Transforming data and Elixir syntax style

While writing Elixir, you are encouraged to start your pipe chain with a raw value. Credo has a check for this at

However, I think blindly applying this decreases the readability of the code. Here are a few examples:

Instances where this rule makes sense

# 1
      |> Enum.take(5)
      |> Enum.shuffle
      |> pick_winner()

      |> User.changeset(%{"email" => ""})
      |> Repo.insert()

Instances where this rule does not make sense

# 3
    |> Repo.all
    |> -> csv_fields(user) end)
    |> CSV.encode(headers: true)

    |> :crypto.strong_rand_bytes
    |> Base.encode16(case: :lower)

I think the question boils down to whether you are transforming something. In case of 20 |> :crypto.strong_rand_bytes you are not really transforming 20 into bytes and instead getting 20 random bytes. Just because it is an argument to a function doesn’t mean it is being transformed. What are your thoughts on this?

After writing this, I looked if there was similar discussion elsewhere and found


I don’t think enforcing that style is sensible. I just loosely follow the rule.
The following example is what I most dislike with it. Strictly following the rule would mean I need to split up arguments, which really belong to each other. There’s not even a hierarchy in those arguments., user2)
|> SpeedDate.start()
|> SpeedDate.triggerHints()

I consider this issue to be the “perfect is the enemy of good” case, this rule clearly has lots of exceptions but it never makes the code really unreadable. For me the idea is to make the code somewhat cleaner and more consistent as well as to avoid thinking about each particular case.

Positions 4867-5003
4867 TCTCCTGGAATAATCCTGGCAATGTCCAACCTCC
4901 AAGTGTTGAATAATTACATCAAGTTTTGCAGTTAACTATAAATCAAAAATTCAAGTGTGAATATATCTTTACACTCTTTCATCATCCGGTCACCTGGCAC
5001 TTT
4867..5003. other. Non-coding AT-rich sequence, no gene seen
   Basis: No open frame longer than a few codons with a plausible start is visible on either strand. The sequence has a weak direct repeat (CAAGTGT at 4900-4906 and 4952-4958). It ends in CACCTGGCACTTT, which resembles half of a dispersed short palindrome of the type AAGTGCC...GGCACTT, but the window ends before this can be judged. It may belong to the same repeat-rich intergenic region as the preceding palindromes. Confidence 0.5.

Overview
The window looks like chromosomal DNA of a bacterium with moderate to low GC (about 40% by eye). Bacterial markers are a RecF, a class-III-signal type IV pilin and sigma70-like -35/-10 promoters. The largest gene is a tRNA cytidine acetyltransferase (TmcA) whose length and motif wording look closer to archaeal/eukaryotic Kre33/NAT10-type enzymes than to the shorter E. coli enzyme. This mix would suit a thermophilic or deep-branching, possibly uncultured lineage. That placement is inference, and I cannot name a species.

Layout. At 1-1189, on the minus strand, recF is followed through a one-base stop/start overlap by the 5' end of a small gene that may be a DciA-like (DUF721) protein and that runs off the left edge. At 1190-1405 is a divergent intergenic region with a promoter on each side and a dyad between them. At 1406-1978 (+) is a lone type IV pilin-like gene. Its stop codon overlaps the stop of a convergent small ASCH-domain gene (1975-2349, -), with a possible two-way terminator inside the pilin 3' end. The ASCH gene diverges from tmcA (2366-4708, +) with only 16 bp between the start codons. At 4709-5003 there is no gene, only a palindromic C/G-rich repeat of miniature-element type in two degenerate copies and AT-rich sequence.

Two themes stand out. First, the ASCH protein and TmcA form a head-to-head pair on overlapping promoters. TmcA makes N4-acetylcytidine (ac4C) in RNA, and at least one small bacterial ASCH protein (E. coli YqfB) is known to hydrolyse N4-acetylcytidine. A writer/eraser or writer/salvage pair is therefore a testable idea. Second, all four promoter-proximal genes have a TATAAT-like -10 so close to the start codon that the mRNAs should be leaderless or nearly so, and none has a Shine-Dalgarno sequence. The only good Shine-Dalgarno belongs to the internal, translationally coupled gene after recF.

Because of this I just let credo warn me and blindly comply with this rule which lets me concentrate on other things :slight_smile:

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Doesn’t it hamper readability? I find it a bit jarring when I see something like 20 |> :crypto.strong_rand_bytes, it may be because of the way I read the pipe operator, I always read it as transform 20 using this function.

It does, your examples are valid. My point is: It’s not always confusing and not in a big way, for me the benefit of having a consistent way to do things outweigh this cost.

How I read it is “pass (result of) 20 to this function” which might be a bit easier on the brain :slight_smile:

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I agree with you and I have disabled that check in Credo because I don’t care for the resulting pipelines in many cases.


Depends on your perspective.

I initially didn’t like the style at all and always wanted to start the pipeline with a fully populated function. The way I made my peace with it was to accept that the pipeline is in effect emulating (lambda calculus style) function composition, something that only works when all the functions involved only have a single parameter.

|> Enum.take(5)

is suggestive of a partial application to bring Enum.take/2 down to an arity of 1. In the case of

|>  :crypto.strong_rand_bytes

:crypto.strong_rand_bytes is already at an arity of 1 - so it is ready to be composed as is.

This in effect places more emphasis on the composition than the value that enters it.


I agree, I generally disable this check for credo.